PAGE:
How do you choose what play you will audition for?  The piece itself, the director, theater, you were pre-cast, etc.
Wow.  My answer to this question is different now that it would have been 8 years ago.  At this point, since it is so rare that I get to do theatre, I am very choosy about the project which I plan on pursuing.  I will only audition for a role or piece that I love.  There are a bunch of those in the archives of plays  some I have played already and I would want to re-create them, others are great roles that I have not yet played.  That's about it, unless someone comes across with an original piece that has a character with whom I fall in love.  As far as directors go  I can work with just about anyone who is open-minded.  The theater space is also not as important  I've run the gamut from a 10ft x 5ft storefront space production of Twelfth Night, to singing at The Grand Olde Opry.

Speaking of pre-casting, tell us how you really feel about the subject.
It's part of theatre.  Any director who dares to put up a show always has one or more roles in which she/he envisions a particular performer playing.   I have directed plays with this approach, it helped me to visualize my conception of the piece.  However, if a performer comes to my audition and impresses me more than the other actors up for a given role do, this performer will get the part, regardless of who I originally had in mind.  I have been pre-cast, I've been beaten out for roles due to pre-casting, and I beat pre-cast actors out for roles.  It's all part of the audition game.  I guess my advice on this subject is to come to auditions with your game on, rock the collective world of the production staff, and just hope for the best.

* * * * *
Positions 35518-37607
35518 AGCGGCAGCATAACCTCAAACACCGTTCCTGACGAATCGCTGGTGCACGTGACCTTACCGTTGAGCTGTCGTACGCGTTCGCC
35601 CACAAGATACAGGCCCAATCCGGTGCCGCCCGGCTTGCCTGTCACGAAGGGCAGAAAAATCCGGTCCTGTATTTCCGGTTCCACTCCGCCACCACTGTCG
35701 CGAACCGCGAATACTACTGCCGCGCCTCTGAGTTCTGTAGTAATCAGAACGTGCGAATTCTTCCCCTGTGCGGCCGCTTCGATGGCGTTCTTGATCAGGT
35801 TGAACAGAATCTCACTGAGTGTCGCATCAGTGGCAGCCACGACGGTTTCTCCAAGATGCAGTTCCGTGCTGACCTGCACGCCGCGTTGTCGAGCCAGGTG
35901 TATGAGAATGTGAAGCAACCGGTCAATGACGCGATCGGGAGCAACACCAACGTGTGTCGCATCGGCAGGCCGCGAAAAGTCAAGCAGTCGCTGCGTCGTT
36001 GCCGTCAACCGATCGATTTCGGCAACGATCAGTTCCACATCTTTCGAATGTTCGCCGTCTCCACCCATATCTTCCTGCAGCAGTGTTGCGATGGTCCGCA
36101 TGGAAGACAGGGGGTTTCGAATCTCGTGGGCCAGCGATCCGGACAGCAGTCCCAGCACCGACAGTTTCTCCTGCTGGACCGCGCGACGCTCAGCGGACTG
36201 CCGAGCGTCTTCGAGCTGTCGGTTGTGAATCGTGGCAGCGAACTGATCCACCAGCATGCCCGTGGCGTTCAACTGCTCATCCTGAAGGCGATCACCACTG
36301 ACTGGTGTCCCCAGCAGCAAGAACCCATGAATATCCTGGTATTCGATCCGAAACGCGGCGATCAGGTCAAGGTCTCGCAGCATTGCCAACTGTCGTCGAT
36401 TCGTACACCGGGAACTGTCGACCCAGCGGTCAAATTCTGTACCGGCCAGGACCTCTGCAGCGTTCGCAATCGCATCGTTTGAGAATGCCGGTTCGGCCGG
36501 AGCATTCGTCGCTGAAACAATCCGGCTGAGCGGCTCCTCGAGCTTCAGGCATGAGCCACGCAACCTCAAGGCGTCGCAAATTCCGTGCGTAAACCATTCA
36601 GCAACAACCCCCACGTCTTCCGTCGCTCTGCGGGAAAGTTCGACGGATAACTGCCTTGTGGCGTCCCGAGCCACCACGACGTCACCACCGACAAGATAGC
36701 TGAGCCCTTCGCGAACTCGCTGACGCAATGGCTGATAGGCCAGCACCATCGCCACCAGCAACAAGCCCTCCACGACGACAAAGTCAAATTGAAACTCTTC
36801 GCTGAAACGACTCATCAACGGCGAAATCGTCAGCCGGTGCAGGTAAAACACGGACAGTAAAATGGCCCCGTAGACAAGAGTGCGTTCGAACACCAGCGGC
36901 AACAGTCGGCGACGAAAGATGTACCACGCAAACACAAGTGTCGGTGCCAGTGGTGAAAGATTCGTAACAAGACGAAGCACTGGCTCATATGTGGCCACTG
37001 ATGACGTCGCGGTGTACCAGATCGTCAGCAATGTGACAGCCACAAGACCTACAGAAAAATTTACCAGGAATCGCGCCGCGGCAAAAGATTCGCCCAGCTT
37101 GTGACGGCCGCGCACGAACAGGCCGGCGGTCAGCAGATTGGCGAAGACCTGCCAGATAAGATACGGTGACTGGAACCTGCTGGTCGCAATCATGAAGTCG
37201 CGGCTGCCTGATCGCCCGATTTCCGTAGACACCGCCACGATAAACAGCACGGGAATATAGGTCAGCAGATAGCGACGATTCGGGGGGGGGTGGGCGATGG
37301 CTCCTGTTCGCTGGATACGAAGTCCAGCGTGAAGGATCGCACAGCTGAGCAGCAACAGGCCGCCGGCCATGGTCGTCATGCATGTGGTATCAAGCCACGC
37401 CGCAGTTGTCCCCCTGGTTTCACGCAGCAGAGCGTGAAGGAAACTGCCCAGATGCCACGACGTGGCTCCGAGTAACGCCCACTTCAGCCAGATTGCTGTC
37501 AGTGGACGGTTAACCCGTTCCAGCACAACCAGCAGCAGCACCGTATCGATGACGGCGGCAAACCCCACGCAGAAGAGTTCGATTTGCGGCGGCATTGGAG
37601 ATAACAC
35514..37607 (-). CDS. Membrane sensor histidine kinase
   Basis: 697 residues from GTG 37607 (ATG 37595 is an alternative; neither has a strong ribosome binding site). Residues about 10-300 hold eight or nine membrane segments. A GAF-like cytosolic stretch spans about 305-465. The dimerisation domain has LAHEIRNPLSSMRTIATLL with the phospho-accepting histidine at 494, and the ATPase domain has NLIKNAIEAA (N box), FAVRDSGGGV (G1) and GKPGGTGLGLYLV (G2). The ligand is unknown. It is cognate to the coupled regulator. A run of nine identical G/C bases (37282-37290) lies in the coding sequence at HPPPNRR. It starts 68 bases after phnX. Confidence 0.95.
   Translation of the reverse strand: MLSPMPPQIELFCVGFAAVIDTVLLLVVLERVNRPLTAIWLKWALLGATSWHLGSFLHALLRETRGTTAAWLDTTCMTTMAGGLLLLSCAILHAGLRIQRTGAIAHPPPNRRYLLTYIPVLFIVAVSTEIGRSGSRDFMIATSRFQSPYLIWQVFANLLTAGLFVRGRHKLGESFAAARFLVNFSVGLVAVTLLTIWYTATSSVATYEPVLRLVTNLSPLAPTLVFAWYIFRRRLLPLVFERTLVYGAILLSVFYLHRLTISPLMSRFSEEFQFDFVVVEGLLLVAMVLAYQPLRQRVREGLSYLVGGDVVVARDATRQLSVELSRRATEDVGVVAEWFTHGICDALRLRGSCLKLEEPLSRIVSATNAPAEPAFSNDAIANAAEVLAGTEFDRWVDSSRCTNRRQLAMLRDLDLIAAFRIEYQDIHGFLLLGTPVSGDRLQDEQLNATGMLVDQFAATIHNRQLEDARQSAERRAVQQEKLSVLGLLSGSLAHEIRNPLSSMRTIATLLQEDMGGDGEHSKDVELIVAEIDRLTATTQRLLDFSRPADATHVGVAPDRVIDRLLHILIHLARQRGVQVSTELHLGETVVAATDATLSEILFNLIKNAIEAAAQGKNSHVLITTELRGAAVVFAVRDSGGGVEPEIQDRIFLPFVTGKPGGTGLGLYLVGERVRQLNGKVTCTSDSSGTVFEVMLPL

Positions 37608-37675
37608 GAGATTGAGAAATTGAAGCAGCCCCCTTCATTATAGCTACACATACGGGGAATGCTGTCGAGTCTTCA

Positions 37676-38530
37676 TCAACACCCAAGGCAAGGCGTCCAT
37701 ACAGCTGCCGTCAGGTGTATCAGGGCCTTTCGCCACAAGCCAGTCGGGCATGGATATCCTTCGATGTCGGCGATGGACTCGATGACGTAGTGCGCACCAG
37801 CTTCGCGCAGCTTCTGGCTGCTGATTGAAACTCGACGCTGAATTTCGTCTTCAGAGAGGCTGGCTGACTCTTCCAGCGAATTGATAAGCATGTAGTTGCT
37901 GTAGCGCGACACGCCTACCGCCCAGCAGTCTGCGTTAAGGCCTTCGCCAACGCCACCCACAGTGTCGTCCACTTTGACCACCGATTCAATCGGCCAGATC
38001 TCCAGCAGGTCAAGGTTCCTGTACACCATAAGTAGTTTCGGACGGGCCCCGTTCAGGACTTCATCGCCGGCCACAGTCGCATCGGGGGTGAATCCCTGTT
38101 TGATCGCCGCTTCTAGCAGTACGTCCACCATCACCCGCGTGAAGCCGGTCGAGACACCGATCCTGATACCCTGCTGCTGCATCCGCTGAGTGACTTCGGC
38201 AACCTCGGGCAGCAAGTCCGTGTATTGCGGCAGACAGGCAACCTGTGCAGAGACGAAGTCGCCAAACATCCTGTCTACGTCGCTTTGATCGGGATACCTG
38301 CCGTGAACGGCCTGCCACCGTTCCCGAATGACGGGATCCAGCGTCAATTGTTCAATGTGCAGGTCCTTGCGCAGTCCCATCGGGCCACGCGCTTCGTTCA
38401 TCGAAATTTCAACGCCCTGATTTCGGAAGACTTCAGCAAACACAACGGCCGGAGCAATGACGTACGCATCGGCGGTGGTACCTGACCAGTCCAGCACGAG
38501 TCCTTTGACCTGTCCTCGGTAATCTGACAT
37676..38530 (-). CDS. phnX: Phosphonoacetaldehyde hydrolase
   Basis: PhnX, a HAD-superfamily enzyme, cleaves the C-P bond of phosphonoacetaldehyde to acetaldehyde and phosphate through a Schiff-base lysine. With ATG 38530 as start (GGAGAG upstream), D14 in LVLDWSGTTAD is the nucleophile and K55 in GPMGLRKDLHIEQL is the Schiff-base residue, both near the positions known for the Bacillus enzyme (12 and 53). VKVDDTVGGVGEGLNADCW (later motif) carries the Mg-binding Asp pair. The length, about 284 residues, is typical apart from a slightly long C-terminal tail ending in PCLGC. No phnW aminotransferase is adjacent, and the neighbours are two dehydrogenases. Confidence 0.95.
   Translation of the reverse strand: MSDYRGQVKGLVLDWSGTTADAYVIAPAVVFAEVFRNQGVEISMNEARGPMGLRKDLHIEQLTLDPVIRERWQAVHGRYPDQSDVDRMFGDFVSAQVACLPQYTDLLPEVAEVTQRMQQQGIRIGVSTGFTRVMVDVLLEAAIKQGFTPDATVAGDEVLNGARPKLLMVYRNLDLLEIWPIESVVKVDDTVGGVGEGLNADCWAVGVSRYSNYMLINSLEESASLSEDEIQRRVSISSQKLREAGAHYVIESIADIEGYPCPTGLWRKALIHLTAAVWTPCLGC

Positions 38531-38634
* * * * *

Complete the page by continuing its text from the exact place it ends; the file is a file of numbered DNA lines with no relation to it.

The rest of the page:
What types of parts do you normally play?  Do you feel typecast?
No, I really haven't felt typecast since college.  Here's my theory on typecasting:  If you want to be typecast, you can be.  But if you don't, you can learn not to.  It's all about the personality, ego, and vibes you project to the casting director.  In college, I, (as was everyone) was naturally attempting to search for who I was.  That's what we do in late adolescence and early adulthood.  So I was always projecting an aspect of my personality during auditions that made me feel secure, comfortable, and wanted.  In all reality, this speaks to my notable insecurities at the time.  I projected the macho, tough guy attitude, and therefore I was cast in those types of roles (e.g., Miles Gloriosus in Forum).  Remember, I wasn't cool in high school, but I wanted people to think that I was cool in college.  If I acted "cool", I could be typecast in "cool guy" roles.  Anyway, as I got older, I became more comfortable with my true self, and allowed different, less "attractive" aspects of my personality to emerge both onstage and off.  I started to play all kinds of roles and became less of a "type."  I did A Midsummer Night's Dream twice in one year, and played Puck and Bottom  two completely different "types." If you don't want to be a "type" you need to be comfortable and flexible with regard to your personality, and let your true self emerge in auditions.  By the way, this theory also applies to beating the "pre-cast" system.  I'm going to stop here in the interest of time  I can go on about this stuff forever! 

When directors look at a certain role, what do you think they see as a "Dan Wagner" type?